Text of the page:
If you enjoyed MixTape, which just started its third year of performances downtown, or if you liked Mamma Mia, the ABBA sensation that’s still going strong in New York and on tour, you have a good chance of liking Intrepid Shakespeare Company’s production of A Midsummer Night’s Dream.
Some of you are undoubtedly scratching your heads and saying, “Huh?” about now. After all, we’re talking Shakespeare, not pop music, here.
But, A Midsummer Night’s Dream is one of Shakespeare’s most popular comedies, and it’s particularly amenable to theatrical messing around. There seems to be no such thing as a “standard” production of A Midsummer Night’s Dream.
And, Intrepid pulled in San Diego theatre regulars to put on this Dream, most notably Colleen Kollar Smith, who originated MixTape, the popular Lamb’s Players Theatre 80’s music revue. Along with Intrepid’s Christy Yael, she’s put together a lively and highly physical Dream that incorporates a bunch of popular music, most of it from the 1960s.
Here’s where Mamma Mia comes in. This musical overlays a bunch of ABBA songs onto a sappy love story. You knew the ABBA songs, and you could figure out which ones they HAD to put in the show, but the pleasure came from watching the creators shoehorn the songs into the story. Intrepid’s Dream takes the reverse tack: you (probably) know the story, and you know the music when you hear it, but the pleasure comes from how the music hooks itself onto the plot.
In case you don’t know the story, though, here’s the quick version: there’s three plot lines that converge in the end. The first involves two couples, Demetrius (Brian Mackey) and Helena (Rin Ehlers) and Lysander (Kevin Koppman-Gue) and Hermia (Lauren King). Hermia’s supposed to marry Demetrius, but she loves Lysander, while Helena loves Demetrius. The second involves a lover’s spat between a fairy king and queen (Sean Cox and Sandy Campbell), as well as between their human counterparts. The third involves a group of townspeople (Tom Stephenson, Eddie Yaroch, David McBean, Antonio “TJ” Johnson, and Savvy Scopelletti) who are planning to present a play at what is supposed to be Hermia and Demetrius’ wedding. Finally, there’s Puck (Taylor Peckham, who doubles as music director), a sprite who uses magic spells to create chaotic intertwining of the three stories.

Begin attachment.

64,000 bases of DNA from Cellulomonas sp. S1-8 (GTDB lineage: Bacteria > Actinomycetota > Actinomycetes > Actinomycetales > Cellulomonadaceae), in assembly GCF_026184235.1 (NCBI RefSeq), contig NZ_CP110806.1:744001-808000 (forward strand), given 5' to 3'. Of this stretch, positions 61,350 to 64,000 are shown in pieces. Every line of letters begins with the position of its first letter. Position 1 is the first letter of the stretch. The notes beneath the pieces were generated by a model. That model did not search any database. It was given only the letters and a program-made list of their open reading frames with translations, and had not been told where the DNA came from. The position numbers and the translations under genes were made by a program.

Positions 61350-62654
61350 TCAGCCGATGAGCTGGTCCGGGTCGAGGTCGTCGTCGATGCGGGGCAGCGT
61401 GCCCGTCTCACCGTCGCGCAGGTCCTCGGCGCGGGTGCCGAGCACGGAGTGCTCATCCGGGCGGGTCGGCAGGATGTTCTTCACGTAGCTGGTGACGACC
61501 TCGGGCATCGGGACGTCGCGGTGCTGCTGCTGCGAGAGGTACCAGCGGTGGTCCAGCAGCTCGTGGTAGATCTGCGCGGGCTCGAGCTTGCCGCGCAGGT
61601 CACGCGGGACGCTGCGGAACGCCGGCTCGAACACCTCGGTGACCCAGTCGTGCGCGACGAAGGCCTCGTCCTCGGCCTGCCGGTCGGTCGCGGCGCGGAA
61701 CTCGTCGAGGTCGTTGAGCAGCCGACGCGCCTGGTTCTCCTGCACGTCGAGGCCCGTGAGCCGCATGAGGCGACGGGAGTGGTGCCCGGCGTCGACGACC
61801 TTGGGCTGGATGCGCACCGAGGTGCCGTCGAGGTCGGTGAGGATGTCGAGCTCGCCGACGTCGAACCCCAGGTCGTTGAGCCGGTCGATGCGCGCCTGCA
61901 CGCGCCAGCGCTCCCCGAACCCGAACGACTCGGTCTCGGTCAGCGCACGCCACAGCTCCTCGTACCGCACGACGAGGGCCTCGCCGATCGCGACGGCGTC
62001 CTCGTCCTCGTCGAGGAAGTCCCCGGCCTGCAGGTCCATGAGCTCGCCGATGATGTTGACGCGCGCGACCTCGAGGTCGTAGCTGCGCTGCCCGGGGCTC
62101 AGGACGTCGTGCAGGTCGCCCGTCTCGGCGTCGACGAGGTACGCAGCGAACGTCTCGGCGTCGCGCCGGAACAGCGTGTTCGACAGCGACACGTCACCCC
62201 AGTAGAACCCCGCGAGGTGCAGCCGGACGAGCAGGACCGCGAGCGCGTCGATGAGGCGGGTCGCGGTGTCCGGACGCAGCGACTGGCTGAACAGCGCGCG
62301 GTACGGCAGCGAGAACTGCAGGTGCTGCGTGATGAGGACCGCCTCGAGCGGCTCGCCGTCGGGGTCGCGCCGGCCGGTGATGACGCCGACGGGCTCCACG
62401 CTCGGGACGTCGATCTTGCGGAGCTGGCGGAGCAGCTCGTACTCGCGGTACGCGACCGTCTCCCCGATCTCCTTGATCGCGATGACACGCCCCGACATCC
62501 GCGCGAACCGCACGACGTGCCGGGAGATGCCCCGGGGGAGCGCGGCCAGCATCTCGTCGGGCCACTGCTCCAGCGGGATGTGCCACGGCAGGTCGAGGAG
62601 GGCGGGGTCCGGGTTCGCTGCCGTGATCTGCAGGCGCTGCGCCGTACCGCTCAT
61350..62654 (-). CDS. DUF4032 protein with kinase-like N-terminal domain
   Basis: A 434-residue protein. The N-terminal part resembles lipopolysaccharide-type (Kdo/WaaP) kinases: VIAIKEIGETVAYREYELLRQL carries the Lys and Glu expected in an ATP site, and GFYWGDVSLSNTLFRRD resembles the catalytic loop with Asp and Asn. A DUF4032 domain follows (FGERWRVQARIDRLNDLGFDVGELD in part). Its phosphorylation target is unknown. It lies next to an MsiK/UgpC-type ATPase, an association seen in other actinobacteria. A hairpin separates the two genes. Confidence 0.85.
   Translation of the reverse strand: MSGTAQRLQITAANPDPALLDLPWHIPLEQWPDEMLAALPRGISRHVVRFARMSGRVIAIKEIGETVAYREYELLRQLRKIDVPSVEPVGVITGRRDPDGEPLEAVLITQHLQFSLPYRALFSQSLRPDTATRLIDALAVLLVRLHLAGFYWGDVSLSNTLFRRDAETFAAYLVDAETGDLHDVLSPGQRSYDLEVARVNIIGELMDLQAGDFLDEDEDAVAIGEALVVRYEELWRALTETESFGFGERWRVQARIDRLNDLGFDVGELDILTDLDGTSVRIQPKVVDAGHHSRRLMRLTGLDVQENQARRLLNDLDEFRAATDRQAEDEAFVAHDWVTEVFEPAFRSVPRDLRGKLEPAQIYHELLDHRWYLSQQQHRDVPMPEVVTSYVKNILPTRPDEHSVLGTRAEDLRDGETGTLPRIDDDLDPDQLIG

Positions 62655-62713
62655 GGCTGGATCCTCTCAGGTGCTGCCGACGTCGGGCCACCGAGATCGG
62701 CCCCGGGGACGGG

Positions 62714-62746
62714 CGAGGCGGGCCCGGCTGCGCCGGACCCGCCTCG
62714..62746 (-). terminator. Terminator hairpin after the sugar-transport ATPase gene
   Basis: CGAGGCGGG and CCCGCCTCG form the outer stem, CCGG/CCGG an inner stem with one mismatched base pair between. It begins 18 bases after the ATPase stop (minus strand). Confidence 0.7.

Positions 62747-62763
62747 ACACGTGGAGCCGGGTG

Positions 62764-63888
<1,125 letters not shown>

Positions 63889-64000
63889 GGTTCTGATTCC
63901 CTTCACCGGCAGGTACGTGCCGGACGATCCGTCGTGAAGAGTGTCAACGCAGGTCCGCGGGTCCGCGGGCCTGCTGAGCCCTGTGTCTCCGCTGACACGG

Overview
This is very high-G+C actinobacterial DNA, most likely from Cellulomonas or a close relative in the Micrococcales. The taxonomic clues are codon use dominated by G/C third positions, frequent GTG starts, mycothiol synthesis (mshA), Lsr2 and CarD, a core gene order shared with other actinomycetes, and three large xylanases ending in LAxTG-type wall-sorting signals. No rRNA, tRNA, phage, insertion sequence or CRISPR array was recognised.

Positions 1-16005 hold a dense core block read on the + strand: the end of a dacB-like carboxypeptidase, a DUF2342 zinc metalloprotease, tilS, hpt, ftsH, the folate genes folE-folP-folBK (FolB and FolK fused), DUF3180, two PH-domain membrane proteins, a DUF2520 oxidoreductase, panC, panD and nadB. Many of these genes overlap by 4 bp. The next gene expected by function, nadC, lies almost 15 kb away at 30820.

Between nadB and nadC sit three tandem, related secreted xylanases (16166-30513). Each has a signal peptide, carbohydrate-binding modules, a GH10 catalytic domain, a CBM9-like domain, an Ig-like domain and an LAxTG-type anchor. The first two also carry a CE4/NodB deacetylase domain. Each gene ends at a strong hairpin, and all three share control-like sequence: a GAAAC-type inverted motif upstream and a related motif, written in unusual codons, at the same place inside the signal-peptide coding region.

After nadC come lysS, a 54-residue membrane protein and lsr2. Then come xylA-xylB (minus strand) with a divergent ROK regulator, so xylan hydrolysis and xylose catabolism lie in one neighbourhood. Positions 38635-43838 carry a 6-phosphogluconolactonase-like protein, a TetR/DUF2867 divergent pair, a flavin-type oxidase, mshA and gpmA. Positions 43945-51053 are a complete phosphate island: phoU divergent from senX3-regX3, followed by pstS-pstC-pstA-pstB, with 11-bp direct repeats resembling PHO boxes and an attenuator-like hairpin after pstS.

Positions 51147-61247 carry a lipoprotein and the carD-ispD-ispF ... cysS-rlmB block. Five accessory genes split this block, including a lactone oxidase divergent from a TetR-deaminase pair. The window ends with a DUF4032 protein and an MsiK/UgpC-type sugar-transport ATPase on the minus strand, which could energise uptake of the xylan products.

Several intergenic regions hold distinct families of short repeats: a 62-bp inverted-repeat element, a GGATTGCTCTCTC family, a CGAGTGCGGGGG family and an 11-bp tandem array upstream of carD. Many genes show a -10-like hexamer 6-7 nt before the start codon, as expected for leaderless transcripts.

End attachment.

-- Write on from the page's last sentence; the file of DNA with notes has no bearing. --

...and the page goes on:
Now, if you’re familiar with the local theatre scene this cast list may have you salivating to the point of drool. And, you’d be justified: there’s a gaggle of laughs generated by moments such as Kevin Koppman-Gue leapfrogging Brian Mackey, or David McBean doing the bass line on a doo-wop number before donning drag and a high voice to perform the heroine of the play-within-a-play. And, if you recall Sandy Campbell’s recent lead performance in Cygnet’s production of Parade you know that she can sell a song.
All’s not perfect, though. The technical aspects (set design by Michael McKeon, lighting design by Curtis Mueller, sound design by Patrick Hoyny) are functional but not particularly attractive. The costumes (by Beth Merriman) are a mixed bag, but when they’re good they’re really good. There were a lot of problems with sound on opening night –hopefully the execution will improve. The cast is on the floor a lot, and the audience is in bleachers looking down. Your ability to see what’s going on at times may depend on who’s sitting in front of you. And, worst of all, with all of the cuts (the show runs two hours including intermission, a good hour shorter than the original) it feels like there’s a lot of fun songs and not all that much Shakespeare.
Intrepid performs at San Dieguito Academy, and the company has a commitment to bringing theatre to school audiences. This fast-moving and upbeat show should work well in that setting. The best payoff, though, would be introducing students to the work of some of high-quality local actors.